Eric Mah: Eric is President of Gim Electric Co., Inc., an electrical contracting business whose clients include Whole Foods, the City of Chicago, Northwestern University, and Loyola University. He joined the AAAF after recognizing the importance of building and sustaining pan-Asian unity and collaboration on issues of concern to the Asian American community. In 2004, when the City of Chicago changed its minority-contracting program to exclude Asian American businesses, Eric joined the fight for equitable access to the city’s affirmative action programs. Eric and other Asian American small business owners received tremendous legal and policy advice and support from local AA nonprofits that had deep experience in working with the City and in organizing for policy change. Their combined efforts ultimately led to a successful outcome for Asian American business owners. On a personal level, this experience reinforced Eric’s belief in the need for Asian Americans to have a political voice. In addition to the AAAF, Eric is a member of the Asian Giving Circle, an organization that provides funding for various non-profit and community based organizations. He also served on the City of Chicago’s Affirmative Action Committee and participates in the Chicago Public Schools Principal for a Day program.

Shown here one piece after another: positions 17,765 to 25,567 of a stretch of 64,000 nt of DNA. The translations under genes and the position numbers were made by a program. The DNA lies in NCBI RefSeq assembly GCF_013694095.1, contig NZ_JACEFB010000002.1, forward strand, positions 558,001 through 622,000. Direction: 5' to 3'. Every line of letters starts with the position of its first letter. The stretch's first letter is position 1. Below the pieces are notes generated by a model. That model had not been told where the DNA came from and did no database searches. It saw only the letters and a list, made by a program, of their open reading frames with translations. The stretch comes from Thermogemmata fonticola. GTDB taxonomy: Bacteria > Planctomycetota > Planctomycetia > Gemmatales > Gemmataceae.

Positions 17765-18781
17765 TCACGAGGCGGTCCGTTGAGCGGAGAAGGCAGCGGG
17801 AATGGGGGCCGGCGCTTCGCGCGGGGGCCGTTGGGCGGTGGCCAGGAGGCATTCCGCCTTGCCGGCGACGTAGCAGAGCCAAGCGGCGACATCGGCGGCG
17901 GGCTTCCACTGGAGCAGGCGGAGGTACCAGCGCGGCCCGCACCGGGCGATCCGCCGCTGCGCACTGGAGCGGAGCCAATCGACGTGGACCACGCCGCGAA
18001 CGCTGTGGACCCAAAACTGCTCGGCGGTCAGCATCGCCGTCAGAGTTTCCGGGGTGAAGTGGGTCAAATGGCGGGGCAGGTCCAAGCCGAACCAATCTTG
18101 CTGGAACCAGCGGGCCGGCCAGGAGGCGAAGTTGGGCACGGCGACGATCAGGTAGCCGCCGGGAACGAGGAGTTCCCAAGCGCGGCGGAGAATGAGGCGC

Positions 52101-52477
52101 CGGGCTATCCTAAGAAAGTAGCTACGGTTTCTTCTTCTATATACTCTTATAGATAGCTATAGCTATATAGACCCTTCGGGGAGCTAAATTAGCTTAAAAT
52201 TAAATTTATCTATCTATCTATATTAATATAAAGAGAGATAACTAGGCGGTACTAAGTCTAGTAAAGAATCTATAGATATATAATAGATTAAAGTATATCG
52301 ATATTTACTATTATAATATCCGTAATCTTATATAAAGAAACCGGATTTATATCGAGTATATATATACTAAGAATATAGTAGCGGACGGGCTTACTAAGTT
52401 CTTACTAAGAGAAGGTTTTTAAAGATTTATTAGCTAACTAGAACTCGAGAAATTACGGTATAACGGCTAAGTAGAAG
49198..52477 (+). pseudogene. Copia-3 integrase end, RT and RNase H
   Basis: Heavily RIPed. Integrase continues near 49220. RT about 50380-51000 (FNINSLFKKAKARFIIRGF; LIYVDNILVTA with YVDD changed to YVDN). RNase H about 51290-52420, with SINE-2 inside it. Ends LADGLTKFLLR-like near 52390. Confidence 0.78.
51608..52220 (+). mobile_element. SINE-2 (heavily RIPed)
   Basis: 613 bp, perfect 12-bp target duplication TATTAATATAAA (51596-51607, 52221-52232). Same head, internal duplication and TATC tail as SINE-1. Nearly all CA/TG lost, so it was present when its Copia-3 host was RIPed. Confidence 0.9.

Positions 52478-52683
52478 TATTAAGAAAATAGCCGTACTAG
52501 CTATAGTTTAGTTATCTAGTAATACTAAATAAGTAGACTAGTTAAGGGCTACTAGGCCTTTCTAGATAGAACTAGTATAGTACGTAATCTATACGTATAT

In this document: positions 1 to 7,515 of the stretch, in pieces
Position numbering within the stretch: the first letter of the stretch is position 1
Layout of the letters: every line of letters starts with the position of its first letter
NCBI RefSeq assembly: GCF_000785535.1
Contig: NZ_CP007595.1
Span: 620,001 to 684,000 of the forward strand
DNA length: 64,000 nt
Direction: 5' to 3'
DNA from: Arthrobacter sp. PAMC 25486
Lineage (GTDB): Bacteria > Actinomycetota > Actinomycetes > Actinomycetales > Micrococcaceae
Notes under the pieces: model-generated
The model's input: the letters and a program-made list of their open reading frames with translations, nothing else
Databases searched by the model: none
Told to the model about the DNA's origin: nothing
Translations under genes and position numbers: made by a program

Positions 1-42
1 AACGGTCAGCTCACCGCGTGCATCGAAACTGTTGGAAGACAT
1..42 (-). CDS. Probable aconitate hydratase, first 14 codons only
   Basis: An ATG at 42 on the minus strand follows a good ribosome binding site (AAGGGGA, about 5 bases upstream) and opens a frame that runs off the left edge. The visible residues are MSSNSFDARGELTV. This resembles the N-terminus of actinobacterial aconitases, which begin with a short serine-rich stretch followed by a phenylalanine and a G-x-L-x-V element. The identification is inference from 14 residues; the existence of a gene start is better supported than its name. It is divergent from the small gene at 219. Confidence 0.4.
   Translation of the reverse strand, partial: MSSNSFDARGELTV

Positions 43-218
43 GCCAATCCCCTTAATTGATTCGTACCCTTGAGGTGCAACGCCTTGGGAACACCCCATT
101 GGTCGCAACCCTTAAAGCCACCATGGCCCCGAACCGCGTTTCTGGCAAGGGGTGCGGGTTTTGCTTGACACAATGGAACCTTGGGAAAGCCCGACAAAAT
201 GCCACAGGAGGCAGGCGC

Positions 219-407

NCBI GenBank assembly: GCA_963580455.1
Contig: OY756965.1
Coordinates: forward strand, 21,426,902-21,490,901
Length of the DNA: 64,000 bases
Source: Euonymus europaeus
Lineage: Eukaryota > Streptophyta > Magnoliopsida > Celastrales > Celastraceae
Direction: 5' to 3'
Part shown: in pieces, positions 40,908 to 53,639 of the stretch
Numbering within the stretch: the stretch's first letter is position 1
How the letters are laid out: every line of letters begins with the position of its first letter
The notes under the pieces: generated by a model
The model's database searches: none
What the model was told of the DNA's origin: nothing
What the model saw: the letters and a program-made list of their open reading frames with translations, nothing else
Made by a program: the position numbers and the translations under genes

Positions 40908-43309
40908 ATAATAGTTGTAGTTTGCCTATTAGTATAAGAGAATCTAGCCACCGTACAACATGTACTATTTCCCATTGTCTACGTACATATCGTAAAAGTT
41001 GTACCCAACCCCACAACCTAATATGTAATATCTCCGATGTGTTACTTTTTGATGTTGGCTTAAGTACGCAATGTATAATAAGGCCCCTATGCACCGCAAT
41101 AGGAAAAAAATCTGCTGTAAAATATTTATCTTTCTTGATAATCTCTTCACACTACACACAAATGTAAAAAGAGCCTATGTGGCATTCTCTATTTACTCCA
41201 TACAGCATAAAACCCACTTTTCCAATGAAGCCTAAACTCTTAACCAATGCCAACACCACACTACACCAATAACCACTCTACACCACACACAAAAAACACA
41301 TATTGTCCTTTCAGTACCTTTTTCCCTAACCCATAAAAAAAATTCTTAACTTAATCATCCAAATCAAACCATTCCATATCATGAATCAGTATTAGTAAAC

Eric Salcedo: A transplant from New Jersey, Eric Salcedo has been active in the Chicago community for nearly a decade. As a student, he pushed for the establishment of an Asian American Studies program at Northwestern University. He is an alumnus and former board member of Public Allies Chicago and has held positions with the Leadership Council for Metropolitan Open Communities, the American Civil Liberties Union of Illinois, and the Office of the Illinois Attorney General. Most recently, Eric served as the Field Director for Naisy Dolar’s 2007 aldermanic bid to become the first Asian American elected to Chicago’s city council.